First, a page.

Top Glove, the largest glove manufacturer in the world with a 26% global market share, issued MYR1.3bn Perpetual Sukuk Wakalah in February 2020 from its MYR3.0bn Programme via its wholly-owned special purpose vehicle, TG Excellence Berhad. The perpetual sukuk is callable on 27 February 2025 with a profit rate of 3.95% and rated AA-(IS) by MARC. The proceeds were to be used for refinancing of existing obligations and to partly fund their capex requirements. With demand for medical gloves surges dramatically from the global outbreak of Covid-19, glove makers credit profile will set to benefit and is likely to be the ideal defensive play.
The world’s largest glovemaker set to expand further
Top Glove is a well-known company among retail and institutional investors as the world’s largest glove manufacturer with 711 production lines in 34 factories of 73.4bn pieces capacity currently. The Group targets to increase their overall capacity to 91.1bn by the end of 2021 by adding 150 additional production lines. The Group has shifted their attention on the higher-margin nitrile gloves, which formed 42% of total sales in FY19 while venturing into the specialised surgical glove subsequent to acquisition of Aspion Sdn Bhd in 2018. By geography, Top Glove’s top three sales destinations are well-diversified between Europe (31%), North America (27%), and Asia ex-Japan (15%).
Strong revenue growth in FYAug-19, profits impacted by price of raw materials
Top Glove posted commendable sales growth of 14% in FYAug-19 to MYR4.8bn on better product mix but suffer margin compression as a result of higher operating costs as net profit margin fell 2bp from 10% to 8%, mainly from latex prices (both natural and nitrile) and timing to pass the price increase to customers. As for this year, Top Glove guided for improvement in margins from the surge in Covid-19 demand, which resulted in higher average selling price from April-2020 onwards which should offset the impact from higher gas prices and minimum wages earlier. The defensive and healthy nature of the rubber gloves industry and Malaysia’s global market leadership of the sector are credit merits to consider.
Perpetual sukuk has eased Top Glove’s gearing
As 50% of the perpetual sukuk will be treated as equity according to MARC’s methodology, Top Glove’s debt-to-equity (D/E) ratio has eased from 0.95x as of FYAug-19 (which has skyrocketed due to the acquisition of Aspion) to 0.59x as of end February 2020. Debt coverage – that can be measured by cashflows from operations (CFO) to interest expenses remained healthy at 7.6x, with expected range of 7-8x. Rating agencies foresee that Top Glove’s leverage to remain stable in the absence of another debt-funded acquisition.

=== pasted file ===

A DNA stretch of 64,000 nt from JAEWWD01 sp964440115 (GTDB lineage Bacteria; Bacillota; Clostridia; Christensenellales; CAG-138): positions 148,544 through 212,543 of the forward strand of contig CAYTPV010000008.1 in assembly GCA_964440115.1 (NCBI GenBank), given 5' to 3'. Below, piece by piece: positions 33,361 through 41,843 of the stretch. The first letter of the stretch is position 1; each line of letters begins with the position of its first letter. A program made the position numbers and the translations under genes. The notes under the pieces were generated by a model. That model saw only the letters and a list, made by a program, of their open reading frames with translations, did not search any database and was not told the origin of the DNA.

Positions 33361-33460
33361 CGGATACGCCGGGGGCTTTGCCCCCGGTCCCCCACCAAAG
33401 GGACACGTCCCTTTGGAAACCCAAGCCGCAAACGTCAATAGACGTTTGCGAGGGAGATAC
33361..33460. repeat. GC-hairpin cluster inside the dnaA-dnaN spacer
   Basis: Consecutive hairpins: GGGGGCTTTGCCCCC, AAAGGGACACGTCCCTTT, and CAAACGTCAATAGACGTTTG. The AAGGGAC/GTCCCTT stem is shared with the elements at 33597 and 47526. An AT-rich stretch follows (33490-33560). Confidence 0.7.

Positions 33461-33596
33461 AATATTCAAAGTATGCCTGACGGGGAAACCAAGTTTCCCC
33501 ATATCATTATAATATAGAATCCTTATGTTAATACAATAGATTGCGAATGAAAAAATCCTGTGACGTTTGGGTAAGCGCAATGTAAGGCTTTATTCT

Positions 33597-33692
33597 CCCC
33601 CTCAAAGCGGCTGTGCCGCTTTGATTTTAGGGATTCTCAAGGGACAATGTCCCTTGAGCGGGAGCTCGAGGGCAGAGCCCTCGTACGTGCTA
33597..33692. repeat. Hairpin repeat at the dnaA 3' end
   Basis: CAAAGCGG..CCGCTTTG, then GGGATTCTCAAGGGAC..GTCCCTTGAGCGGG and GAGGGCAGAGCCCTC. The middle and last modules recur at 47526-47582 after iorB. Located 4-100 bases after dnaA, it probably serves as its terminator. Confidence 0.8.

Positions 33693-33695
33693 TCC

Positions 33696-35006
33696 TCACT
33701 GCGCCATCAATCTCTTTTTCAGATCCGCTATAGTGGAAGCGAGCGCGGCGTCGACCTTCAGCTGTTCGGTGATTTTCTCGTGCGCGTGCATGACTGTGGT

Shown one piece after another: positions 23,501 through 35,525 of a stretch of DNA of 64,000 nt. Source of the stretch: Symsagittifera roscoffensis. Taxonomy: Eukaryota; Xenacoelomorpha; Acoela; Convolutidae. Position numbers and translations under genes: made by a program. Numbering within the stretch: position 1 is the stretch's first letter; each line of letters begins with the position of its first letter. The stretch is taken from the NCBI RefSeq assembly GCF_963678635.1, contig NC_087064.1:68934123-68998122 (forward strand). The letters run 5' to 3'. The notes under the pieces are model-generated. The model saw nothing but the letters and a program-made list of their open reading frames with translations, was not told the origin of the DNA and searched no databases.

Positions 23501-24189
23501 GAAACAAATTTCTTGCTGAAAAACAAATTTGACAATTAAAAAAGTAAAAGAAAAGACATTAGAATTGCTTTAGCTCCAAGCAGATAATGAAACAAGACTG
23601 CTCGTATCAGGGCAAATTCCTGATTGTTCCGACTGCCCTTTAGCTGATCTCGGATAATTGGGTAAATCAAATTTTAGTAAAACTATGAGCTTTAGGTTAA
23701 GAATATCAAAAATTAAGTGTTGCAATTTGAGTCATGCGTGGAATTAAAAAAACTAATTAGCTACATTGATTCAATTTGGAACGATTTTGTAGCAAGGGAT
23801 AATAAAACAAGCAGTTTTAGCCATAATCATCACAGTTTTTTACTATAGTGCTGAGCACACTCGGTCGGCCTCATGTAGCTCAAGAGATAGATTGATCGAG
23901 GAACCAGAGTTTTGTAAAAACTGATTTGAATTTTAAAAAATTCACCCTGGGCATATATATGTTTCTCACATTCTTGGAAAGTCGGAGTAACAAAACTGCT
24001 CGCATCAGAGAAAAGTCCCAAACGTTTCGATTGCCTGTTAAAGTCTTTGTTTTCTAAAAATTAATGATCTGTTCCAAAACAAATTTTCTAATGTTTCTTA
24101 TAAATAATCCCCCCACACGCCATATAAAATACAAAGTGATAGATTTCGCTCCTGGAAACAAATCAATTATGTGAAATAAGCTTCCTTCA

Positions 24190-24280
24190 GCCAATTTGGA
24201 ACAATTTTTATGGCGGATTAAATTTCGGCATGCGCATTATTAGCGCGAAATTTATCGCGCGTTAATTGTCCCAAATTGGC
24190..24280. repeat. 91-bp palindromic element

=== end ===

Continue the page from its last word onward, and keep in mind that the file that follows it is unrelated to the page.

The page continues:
Top Glove’s perpetual sukuk yield more than the dividend
Based on Bix Malaysia’s last trading activities on Top Glove perpetual sukuk here, it was last transacted at 4.49% on 24 March 2020, which is superior to the stock’s current dividend yield of 1.00%-1.20%. Given rising volatility and uncertainty in the equity market, investors may choose the perpetual as alternative exposure to Top Glove.
Visit BIX Malaysia website for more details on the perpetual bonds/sukuk
Investors may visit BIX Malaysia website to find important information on the issuer, coupon/profit rate, maturity/call date, rating and the latest trading activities under “Security Information”. In addition, investors can also download key documents such as the Information Memorandum (similar to Prospectus for equities IPO) and Trust Deed (similar to Loan Agreement) which detailed the terms of the bonds/sukuk.
is a former Head of fixed income and credit analyst,
covering GCC and Global Sukuk markets. He previously worked as a credit strategist at one of Malaysia’s sell-side research house; also used to serve a private bank in Kuala Lumpur with focus on generating bottom-up ideas from both Investment Grade and High Yield bonds in the Asian credits space. Fakrizzaki was a bond analyst at one of local asset management firm having debuted his career as an auditor at one of the ‘Big 4’. The article is his own opinion from experience in the industry for over sixteen years. He believes that retail investors need more understanding to the credit markets in order to diversify their investment portfolio, especially from current volatile equity market.
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